Topics of coins

2 zloty and 5 zloty of 1936 issue

The economic difficulties of 1924 and 1925 contributed to the collapse of the zloty. The Polish currency stabilised only as a result of the positive fiscal developments and the better balance of payments, which followed the economic recovery. In October 1927 the law was passed on the change in the zloty parity, which took account of the Polish currency quotations. The ambitious parity was reduced from 0.2903 to 0.1688 gram of gold, which corresponded to a 42% devaluation. A 20-year international loan ensured further stabilisation and convertibility of the Polish currency. The zloty parity remained unchanged until the outbreak of the World War II in 1939.

The Polish economy prospered until 1929. Next, the great depression prevailed and continued until 1935. The industrial output fell by more than 20%. A steep fall in the consumption and investment demand resulted in a drastic price decrease. Catastrophic deflation ranged between 40% and 67%. Despite serious difficulties related to the stabilisation of the balance of payments, free trade with foreign countries continued until 1936. Finally, it was decided to make the policy more restrictive and impose currency restriction. Unstable payment and zloty balance was maintained until the outbreak of the World War II owing to introduced price controls. Of the coins issued at the end of the inter-war period, after the great depression, the silver coins deserve particular attention, especially the two "marine coins." They have the following face values: 5 zł and 2 zł and mark "Dar Pomorza" (The Gift of Pomerania). Why is it "Dar Pomorza?"

Poland, which regained freedom following the First World War, did in fact have access to the sea but the Polish sea border was only 140 km long. It was only Gdańsk that served as "a window on the world." However, the Versailles Treaty made Gdańsk a Free City and it soon turned out that Poland's access to the facilities of the Gdańsk port was highly impeded. A brave decision was taken to build the port in Gdynia. This small fishing village inhabited in the early 1920s by as few as 1300 people soon turned out into a large port city, one of the biggest in Europe. In 1936, the number of Gdynia inhabitants stood at more than 83,000. 15 years passed since the launch of the port construction. The decision was taken to commemorate this anniversary in 1936 and issue silver coins with "Dar Pomorza".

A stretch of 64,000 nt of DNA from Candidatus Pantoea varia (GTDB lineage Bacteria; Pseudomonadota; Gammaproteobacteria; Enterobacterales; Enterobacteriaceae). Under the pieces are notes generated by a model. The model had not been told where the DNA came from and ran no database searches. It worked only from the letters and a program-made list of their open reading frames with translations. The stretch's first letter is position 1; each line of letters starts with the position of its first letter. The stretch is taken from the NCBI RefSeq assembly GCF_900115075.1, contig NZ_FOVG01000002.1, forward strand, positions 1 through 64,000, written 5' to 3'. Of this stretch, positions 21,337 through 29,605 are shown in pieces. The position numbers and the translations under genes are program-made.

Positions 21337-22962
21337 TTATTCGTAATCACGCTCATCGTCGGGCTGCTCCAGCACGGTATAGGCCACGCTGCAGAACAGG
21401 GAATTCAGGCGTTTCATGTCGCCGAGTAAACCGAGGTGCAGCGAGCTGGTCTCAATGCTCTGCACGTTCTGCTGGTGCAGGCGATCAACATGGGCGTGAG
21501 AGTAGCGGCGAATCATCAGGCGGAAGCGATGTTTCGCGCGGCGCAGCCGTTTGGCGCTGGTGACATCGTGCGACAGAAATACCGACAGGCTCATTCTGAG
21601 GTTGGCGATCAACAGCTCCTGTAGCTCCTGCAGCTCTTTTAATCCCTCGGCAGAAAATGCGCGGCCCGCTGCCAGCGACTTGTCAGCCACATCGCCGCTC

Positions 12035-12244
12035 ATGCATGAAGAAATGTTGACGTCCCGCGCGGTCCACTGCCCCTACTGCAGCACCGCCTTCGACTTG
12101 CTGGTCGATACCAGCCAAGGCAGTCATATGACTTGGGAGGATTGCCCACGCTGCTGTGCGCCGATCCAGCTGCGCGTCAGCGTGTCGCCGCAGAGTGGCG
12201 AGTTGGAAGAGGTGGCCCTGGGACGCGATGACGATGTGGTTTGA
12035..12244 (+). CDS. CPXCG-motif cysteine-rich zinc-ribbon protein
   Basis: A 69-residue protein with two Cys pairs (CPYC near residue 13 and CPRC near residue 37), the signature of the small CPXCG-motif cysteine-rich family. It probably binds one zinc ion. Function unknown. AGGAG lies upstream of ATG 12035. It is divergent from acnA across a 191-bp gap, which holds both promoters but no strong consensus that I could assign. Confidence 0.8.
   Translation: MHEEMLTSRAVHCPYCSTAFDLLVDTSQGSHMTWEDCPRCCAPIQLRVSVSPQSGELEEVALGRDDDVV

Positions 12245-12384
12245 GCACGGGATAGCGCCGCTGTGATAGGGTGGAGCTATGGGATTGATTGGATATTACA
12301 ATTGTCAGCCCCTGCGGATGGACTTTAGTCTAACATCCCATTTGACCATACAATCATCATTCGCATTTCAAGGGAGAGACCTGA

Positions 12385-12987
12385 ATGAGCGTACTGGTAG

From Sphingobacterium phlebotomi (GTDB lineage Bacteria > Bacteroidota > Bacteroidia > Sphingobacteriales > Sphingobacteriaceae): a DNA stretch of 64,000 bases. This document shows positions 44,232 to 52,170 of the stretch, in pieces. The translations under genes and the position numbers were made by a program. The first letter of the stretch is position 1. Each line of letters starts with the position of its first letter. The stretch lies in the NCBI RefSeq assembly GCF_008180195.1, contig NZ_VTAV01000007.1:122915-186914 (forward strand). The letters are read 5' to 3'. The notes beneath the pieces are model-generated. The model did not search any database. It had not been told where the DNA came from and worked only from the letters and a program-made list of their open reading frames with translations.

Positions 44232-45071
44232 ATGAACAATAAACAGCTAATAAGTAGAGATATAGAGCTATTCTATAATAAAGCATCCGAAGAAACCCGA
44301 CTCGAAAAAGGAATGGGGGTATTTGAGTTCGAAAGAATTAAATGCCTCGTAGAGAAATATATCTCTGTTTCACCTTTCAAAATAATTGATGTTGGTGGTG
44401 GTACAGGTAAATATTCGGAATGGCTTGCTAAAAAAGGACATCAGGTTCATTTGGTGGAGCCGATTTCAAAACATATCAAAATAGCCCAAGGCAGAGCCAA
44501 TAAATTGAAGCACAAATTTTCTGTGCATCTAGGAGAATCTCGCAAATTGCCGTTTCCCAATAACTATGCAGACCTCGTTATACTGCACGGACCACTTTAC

For about 50 years, this three-masted "white frigate" served as a training vessel of the Polish Merchant Navy to 150 cadets each time welcomed on her board. Her history is exceptionally rich.

The sailing vessel was built in 1909 at the Blohm und Voss shipyard in Hamburg and named "Prinzess Eitel Friedrich." In 1920, the sailing vessel was transferred to France as war reparations from Germany. Under her new name "Colbert," the facility served as a French training vessel. However, in 1927 the frigate was acquired by Baron M. A. de Foreste to compensate for a supposedly extremely luxurious yacht, which he had lost during the war. In 1929, Poland repurchased the vessel from the baron with the funds raised by donations from the Pomeranian citizens. Their notable generosity was awarded with the frigate's new name. "Dar Pomorza" won fame by her world cruise in 1934-1935 and then by her sail around the Cape Horn in 1937. The coins issued in 1936 according to the design by J. Aumiller, a famous medallist of the State Mint in Warsaw, should be deemed extremely successful from the artistic point of view. Their bullion value, however, was rather small. After its devaluation in 1927, the zloty contained less gold and the circulating coins contained smaller amount of silver. Following the changes introduced in 1927 and 1932, the amount of silver in coins was reduced and reached 44% of its initial content in 1924. Their purchasing power, however, remained very strong. The deflation which occurred during the great depression in early 1930s clearly contributed to the appreciation of the zloty. Today, the coin "Dar Pomorza" with its face value of 2 zł would correspond to as much as 15 zł. The value of the 5 zł-coin with the sailing vessel would accordingly be greater (37.50 zł today).

Both coins and "Dar Pomorza" are now the history. The frigate was interned in 1939 and spent the whole World War II in Sweden. Then, over a long period of time, she was used by the young Polish sailors. In 1972 and 1980, the vessel won the prestigious Operation Sail regattas. Since 1982, the vessel has stationed in Gdynia and continued its marine service as a stationary museum ship.

This three-masted "white frigate" was "a cradle of navigators". During her many years service she taught more than 13,000 sailors how to live their lives on the sea.

"Dar Pomorza" is indisputably one of the most beautiful sailing vessels in the world and the silver coins with "white frigate" from before the War is undoubtedly one of the prettiest Polish coins forming the ornament of numismatic collections.

Grzegorz Wójtowicz,
PhD The National Bank of Poland